Nat has been making his ciders since 2004, and started selling them commercially in 2011. His delicious and fragrant ciders have been a big hit all over Portland, and now have been making waves up and down the West Coast. He uses whole apples and other select fruits from local growers in the area. Reverend Nat’s ciders come in a variety of flavors, including his specialty seasonal varieties.
You can always find Reverend Nat’s at the Sunday Market in Montavilla, where Gemma Schmit will great you with a friendly face and tell you everything about the various ciders that are currently available. If you miss them at the Market, you can visit the Cidery & Public Taproom in NE Portland Thursday-Saturday from 5-10 pm.
It’s a weekend morning and our friends are arriving soon. Judith’s in the garden, collecting greens, peas, and beans. I’m in the kitchen, hard-boiling eggs from Deck Family Farm while the coffee steeps. A bundle of Scratch Meats maple sausage awaits the iron skillet. Fingerling potatoes from Rossi Farms are mixed into a chilled salad with dill and thyme.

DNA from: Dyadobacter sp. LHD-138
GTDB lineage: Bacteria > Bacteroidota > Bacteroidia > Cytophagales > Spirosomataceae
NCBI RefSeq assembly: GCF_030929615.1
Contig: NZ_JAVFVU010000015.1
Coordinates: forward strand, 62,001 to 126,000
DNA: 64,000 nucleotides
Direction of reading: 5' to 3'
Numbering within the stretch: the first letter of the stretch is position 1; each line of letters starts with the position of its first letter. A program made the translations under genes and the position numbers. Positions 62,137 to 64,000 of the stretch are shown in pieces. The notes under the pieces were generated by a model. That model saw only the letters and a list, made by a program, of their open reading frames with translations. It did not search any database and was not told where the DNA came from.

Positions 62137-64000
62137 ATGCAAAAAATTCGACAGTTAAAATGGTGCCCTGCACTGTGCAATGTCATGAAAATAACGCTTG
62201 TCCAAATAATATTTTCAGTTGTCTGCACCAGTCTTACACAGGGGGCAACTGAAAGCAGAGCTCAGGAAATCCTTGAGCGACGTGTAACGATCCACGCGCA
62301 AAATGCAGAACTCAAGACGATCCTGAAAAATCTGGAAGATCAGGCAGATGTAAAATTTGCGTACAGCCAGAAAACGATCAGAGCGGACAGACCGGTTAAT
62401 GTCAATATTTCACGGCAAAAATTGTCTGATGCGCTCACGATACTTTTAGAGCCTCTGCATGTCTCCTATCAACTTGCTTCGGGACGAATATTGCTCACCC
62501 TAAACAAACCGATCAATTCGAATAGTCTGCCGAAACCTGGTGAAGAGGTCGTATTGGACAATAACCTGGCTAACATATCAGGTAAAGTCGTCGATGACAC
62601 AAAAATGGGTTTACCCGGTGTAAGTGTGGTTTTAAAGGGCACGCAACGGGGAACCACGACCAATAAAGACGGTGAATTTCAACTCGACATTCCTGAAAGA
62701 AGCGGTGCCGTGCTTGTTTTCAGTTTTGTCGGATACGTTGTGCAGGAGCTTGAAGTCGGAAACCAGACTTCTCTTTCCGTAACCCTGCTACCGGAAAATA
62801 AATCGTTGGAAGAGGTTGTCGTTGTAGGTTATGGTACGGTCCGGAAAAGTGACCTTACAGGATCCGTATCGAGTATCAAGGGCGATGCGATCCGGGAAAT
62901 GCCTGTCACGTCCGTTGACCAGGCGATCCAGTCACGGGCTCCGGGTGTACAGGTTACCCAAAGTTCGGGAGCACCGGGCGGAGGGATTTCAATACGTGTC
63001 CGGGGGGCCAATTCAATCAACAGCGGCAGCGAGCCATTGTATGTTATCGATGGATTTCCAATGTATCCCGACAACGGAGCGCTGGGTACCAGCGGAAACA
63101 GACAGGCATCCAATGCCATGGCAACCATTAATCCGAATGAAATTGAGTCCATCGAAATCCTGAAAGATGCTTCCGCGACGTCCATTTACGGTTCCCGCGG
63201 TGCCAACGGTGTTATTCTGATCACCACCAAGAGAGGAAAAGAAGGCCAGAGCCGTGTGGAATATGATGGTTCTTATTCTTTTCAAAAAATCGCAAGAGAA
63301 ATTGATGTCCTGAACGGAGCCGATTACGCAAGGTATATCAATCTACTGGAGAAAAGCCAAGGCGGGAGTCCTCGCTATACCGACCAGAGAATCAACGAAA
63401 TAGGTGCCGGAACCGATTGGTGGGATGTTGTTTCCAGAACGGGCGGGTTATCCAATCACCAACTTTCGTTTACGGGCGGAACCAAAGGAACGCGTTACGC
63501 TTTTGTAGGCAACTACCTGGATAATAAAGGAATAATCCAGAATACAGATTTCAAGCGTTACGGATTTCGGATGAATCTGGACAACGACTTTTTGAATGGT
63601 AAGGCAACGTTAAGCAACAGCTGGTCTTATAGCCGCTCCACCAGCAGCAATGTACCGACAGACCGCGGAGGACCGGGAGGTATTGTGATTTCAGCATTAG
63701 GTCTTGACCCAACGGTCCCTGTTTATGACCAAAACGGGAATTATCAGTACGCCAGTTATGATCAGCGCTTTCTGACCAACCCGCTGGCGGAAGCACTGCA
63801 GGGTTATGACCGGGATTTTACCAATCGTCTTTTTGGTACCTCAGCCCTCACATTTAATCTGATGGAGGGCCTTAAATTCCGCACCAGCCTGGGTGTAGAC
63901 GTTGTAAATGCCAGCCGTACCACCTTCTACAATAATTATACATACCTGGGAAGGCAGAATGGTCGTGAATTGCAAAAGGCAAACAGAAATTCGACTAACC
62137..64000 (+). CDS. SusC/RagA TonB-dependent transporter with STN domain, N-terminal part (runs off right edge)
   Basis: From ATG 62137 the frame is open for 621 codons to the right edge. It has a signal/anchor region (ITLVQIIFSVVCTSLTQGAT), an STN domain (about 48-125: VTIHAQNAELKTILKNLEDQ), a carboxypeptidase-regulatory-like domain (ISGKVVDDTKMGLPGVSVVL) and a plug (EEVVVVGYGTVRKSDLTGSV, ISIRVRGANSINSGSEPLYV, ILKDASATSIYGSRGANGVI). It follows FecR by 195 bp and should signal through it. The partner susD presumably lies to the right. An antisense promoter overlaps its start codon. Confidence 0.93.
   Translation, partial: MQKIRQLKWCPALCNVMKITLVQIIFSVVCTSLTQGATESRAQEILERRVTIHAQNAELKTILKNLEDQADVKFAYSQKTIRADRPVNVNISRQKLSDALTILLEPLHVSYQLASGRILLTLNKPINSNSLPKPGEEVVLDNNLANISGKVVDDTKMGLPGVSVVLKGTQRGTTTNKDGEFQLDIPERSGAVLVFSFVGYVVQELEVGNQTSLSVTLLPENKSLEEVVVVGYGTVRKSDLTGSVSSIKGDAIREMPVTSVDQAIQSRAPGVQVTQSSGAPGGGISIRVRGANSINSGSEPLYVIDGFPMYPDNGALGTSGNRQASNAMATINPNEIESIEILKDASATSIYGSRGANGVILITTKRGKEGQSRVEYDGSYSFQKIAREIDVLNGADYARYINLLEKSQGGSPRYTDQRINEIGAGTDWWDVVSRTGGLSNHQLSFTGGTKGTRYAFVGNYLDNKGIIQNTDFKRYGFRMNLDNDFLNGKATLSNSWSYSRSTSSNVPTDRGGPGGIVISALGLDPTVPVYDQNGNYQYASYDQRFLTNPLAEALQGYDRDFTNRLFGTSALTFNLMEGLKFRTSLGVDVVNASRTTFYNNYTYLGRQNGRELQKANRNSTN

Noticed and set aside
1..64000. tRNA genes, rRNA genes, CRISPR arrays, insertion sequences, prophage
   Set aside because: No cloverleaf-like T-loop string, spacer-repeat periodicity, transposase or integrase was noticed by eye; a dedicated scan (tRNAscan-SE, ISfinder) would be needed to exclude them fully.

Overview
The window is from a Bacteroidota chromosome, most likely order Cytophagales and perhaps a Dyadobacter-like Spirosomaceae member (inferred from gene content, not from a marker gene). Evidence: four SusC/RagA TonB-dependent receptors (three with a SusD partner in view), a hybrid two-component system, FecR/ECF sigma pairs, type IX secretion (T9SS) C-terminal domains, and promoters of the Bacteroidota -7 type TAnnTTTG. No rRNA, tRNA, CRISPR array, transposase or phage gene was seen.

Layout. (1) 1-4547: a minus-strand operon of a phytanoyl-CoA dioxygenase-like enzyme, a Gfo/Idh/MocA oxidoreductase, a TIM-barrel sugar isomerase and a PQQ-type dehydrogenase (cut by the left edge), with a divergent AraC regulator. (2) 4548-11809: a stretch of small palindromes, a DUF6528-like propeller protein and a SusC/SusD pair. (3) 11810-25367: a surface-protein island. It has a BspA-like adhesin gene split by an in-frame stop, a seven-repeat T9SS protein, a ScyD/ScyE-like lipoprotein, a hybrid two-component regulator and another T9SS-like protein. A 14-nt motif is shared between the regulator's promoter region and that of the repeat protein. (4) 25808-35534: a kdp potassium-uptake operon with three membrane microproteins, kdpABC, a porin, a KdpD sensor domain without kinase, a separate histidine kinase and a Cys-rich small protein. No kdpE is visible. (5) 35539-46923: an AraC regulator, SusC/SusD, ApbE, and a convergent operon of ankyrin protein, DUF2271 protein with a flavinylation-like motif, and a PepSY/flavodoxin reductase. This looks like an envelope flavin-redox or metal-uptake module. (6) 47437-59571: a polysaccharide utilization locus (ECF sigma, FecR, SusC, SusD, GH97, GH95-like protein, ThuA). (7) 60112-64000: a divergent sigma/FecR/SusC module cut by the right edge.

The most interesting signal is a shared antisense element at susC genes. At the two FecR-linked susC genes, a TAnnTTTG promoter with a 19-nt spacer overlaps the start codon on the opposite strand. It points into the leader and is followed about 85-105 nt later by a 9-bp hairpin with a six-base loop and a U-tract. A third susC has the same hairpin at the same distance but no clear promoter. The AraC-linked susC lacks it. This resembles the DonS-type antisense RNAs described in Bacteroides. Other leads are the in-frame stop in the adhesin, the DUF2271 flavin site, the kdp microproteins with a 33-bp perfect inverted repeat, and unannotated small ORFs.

This time of year, meals create themselves with what’s available. What’s ripe in the yard? What’s at the Market this week? Envisioning summer plans around food is as delicious as it is enjoyable and ever changing. One of our favorite parts of the Market is its array of offerings; week-to-week the Market is a different place. Stall tables change color as the calendar pages flip—berries and radishes fade out as peaches and tomatoes ripen up.
Our late brunch in mind, we walk the gravel aisles of the Market and are hooked when Jeff of Scratch Meats steps up and offers us a sample of his handmade, locally-sourced sausage. From there the meal comes into focus easily and we amble over for chicken eggs from the always-friendly folks at Deck (you have to get eggs fast at the Market, we’ve noticed, before vendors sell out). Rossi’s potatoes are some of the best we’ve tried, so we grab a small bag of gold and purple fingerlings and figure it’s time to get to cooking.
Back home the table is set—a jar of raspberry jam we made the previous weekend sits next to a bud vase of garden roses, ready to accompany the bread in the oven whose smell is filling the house. The meal will be a mix of foods that we and others that we’ve come to know have grown nearby. If, as Frances Moore Lappé writes, “every aspect of our lives is, in a sense, a vote for the kind of world we want to live in,” then we’re casting our ballot accordingly.
The doorbell rings and summer rushes in. This is hard to beat.